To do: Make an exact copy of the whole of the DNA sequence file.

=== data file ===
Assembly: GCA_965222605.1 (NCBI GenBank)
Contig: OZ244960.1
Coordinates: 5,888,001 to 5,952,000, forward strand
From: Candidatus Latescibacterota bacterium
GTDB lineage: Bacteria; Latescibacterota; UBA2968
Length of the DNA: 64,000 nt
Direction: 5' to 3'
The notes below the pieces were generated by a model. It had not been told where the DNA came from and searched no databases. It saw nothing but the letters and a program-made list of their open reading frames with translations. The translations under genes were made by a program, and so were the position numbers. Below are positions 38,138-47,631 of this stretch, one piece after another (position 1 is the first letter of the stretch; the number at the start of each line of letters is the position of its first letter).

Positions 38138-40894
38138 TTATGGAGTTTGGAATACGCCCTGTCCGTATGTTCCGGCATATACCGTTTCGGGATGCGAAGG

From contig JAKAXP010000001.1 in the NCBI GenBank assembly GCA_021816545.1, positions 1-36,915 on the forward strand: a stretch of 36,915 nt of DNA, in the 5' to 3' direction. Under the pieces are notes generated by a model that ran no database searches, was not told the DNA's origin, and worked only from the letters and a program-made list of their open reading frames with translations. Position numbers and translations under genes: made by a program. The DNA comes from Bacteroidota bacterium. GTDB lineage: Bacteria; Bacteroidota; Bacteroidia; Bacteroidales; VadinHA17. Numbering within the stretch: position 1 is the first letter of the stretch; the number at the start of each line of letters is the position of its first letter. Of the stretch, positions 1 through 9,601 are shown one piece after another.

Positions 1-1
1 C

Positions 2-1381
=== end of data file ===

Assembly: GCA_965222605.1 (NCBI GenBank)
Contig: OZ244960.1
Coordinates: 5,888,001 to 5,952,000, forward strand
From: Candidatus Latescibacterota bacterium
GTDB lineage: Bacteria; Latescibacterota; UBA2968
Length of the DNA: 64,000 nt
Direction: 5' to 3'
The notes below the pieces were generated by a model. It had not been told where the DNA came from and searched no databases. It saw nothing but the letters and a program-made list of their open reading frames with translations. The translations under genes were made by a program, and so were the position numbers. Below are positions 38,138-47,631 of this stretch, one piece after another (position 1 is the first letter of the stretch; the number at the start of each line of letters is the position of its first letter).

Positions 38138-40894
38138 TTATGGAGTTTGGAATACGCCCTGTCCGTATGTTCCGGCATATACCGTTTCGGGATGCGAAGG

From contig JAKAXP010000001.1 in the NCBI GenBank assembly GCA_021816545.1, positions 1-36,915 on the forward strand: a stretch of 36,915 nt of DNA, in the 5' to 3' direction. Under the pieces are notes generated by a model that ran no database searches, was not told the DNA's origin, and worked only from the letters and a program-made list of their open reading frames with translations. Position numbers and translations under genes: made by a program. The DNA comes from Bacteroidota bacterium. GTDB lineage: Bacteria; Bacteroidota; Bacteroidia; Bacteroidales; VadinHA17. Numbering within the stretch: position 1 is the first letter of the stretch; the number at the start of each line of letters is the position of its first letter. Of the stretch, positions 1 through 9,601 are shown one piece after another.

Positions 1-1
1 C

Positions 2-1381